Make a class module (in the VBA editor menu you select "Insert" and "Class Module"). In the class module's properties window you change the name to "clTextBoxClass". If the properties window isn't visible, select it in the menu "View" or press F4.

Having done that you copy the code below and paste into the class module. But first I had better explain what goes on in the class module.

In this example we accept nothing but numeric values, decimal separator (.) and minus (for negative values). This is controlled by the procedure:

Private Sub InputTextBox_keypress _
(ByVal KeyAscii As MSForms.ReturnInteger)

which is called every time the user presses a key. We check the character's Ascii code and accept numeric values only (and "." and "-").

Of course you can check the same way if for instance you only accept upper case. At the bottom of the page you can see how that would look.

However the Keypress procedure only captures "normal" keys being pressed (ANSI characters), so if a user pastes a copied text into the textbox with CTRL+V, he can cheat us.

Therefore the class will also prevent the user from pasting text into a textbox. The way it does this is neither sophisticated nor elegant, but it works.

The prevent-paste trick lies in the procedure:

Private Sub InputTextBox_BeforeDropOrPaste

that captures attempts to paste something. Here we set a flag, "bPaste = True", that will make the procedure:

Private Sub InputTextBox_Change()

insert the old text (if there was any).

Here is the code to copy. Highlight it with the mouse, copy (CTRL+C) and paste (CTRL+V) into the class module.

Option Explicit
Public WithEvents InputTextBox As MSForms.TextBox
Private mvarPaste As Boolean
Private mvarText As String

Private Sub InputTextBox_keypress _
(ByVal KeyAscii As MSForms.ReturnInteger)
'Allows nothing but numbers, dots and minus.
'Ascii 46 is a dot, Ascii 45 is minus. If you use comma
'as decimal separator, the Ascii code is 44.

Select Case KeyAscii
   Case 45 To 57
   Case Else
      KeyAscii = 0
End Select

'We save the text in a variable
sText = InputTextBox.Text

End Sub

Private Sub InputTextBox_BeforeDropOrPaste _
(ByVal Cancel As MSForms.ReturnBoolean, _
ByVal Action As MSForms.fmAction, _
ByVal Data As MSForms.DataObject, _
ByVal X As Single, ByVal Y As Single, _
ByVal Effect As MSForms.ReturnEffect, _
ByVal Shift As Integer)

'If the user is pasting something, we raise a flag
bPaste = True

End Sub

Private Sub InputTextBox_Change()
'This procedure executes once the textbox' content has been changed.

With InputTextBox
'If the flag for paste is raised, we insert any old text.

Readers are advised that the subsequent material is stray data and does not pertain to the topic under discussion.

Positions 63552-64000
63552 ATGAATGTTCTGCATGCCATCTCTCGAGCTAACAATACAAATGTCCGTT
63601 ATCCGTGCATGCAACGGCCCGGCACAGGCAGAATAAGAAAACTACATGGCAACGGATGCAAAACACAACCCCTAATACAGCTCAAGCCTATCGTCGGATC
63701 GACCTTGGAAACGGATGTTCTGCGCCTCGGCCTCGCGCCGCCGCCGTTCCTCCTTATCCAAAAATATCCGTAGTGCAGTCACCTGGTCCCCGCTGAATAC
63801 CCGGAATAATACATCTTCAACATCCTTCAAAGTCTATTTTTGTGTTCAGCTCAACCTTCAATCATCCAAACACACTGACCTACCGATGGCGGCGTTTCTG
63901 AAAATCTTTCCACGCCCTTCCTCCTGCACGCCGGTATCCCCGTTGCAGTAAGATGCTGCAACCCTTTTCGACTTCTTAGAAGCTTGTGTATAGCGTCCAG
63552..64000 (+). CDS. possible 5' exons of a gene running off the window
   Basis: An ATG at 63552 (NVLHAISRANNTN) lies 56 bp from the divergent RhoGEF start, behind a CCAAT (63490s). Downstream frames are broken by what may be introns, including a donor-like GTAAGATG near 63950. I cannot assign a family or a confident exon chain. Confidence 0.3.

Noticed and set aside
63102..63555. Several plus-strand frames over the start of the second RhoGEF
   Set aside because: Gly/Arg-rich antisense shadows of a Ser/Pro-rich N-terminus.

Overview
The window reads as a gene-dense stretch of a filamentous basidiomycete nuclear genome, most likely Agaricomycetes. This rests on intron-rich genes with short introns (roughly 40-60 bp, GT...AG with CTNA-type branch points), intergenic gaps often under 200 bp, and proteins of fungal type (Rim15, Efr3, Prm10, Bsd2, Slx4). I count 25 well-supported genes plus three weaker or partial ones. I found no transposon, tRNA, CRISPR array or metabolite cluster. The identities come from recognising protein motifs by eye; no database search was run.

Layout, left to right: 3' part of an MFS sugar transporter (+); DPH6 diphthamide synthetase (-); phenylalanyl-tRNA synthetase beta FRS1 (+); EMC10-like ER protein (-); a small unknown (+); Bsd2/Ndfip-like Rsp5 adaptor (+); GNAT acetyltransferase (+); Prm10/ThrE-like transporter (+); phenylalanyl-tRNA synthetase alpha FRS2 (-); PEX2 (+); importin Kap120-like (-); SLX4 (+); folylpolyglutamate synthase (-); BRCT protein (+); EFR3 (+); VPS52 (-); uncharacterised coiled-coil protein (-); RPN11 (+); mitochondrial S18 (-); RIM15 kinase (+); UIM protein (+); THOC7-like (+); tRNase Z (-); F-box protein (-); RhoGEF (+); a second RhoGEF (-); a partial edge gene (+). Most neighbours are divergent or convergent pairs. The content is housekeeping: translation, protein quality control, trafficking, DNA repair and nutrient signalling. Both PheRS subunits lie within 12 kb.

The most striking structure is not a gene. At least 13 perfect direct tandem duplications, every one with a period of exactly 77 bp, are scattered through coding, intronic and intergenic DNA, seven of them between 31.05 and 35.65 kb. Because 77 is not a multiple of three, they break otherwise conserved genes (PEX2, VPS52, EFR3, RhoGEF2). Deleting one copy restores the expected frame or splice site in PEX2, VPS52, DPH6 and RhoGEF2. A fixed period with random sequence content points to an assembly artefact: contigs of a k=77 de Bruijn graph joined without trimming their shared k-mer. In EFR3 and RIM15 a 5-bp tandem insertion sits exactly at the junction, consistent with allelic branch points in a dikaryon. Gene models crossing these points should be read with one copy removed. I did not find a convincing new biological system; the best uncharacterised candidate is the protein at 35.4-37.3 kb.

If bPaste Then
      bPaste = False
      .Text = sText
   End If
End With

End Sub

'Below are the class' properties. We could also declare them
'as variables on module level, however as we are playing with class
'modules in this example, properties are proper :-)
Property Get bPaste() As Boolean
   bPaste = mvarPaste
End Property
Property Let bPaste(ByVal vData As Boolean)
   mvarPaste = vData
End Property
Property Get sText() As String
   sText = mvarText
End Property
Property Let sText(ByVal vData As String)
   mvarText = vData
End Property

Allowing upper case only

In the example above we accepted nothing but numeric values. Here follows the Keypress procedure to use instead, if you want to disallow anything but upper case in your textboxes.

It is an open question, if anybody will find it useful, but it is just another example to give you an impression of the technique.

Private Sub InputTextBox_keypress _
(ByVal KeyAscii As MSForms.ReturnInteger)
'Converts lower case to upper case.

Select Case KeyAscii
'Control charaters
Case 8 To 10, 13, 27
   KeyAscii = KeyAscii
'Upper case
Case 65 To 90, 194, 197, 198, 212, 216, 219
   KeyAscii = KeyAscii
'Convert lower case to upper case
Case 97 To 122, 226, 229, 230, 244, 248, 251
   KeyAscii = Asc(UCase$(Chr$(KeyAscii)))
'Drop everything else
Case Else
   KeyAscii = 0
End Select

'Save the text in a variable
sText = InputTextBox.Text

End Sub

Other events

With the textbox class you can capture and treat almost the same events as in the userform's textbox code. That is events like:

  • BeforeDragover
  • DblClick
  • KeyDown
  • KeyUp
  • MouseDown
  • and more

This is possible because we declared the following at the top of our class module:

Public WithEvents InputTextBox As MSForms.TextBox

where the important thing is the expression "WithEvents" - which can be described as "when something happens to our textbox".

For the same reason we cannot (like in the userform) capture things like "AfterUpdate" or "Exit", because in those situations we missed the train, so to say.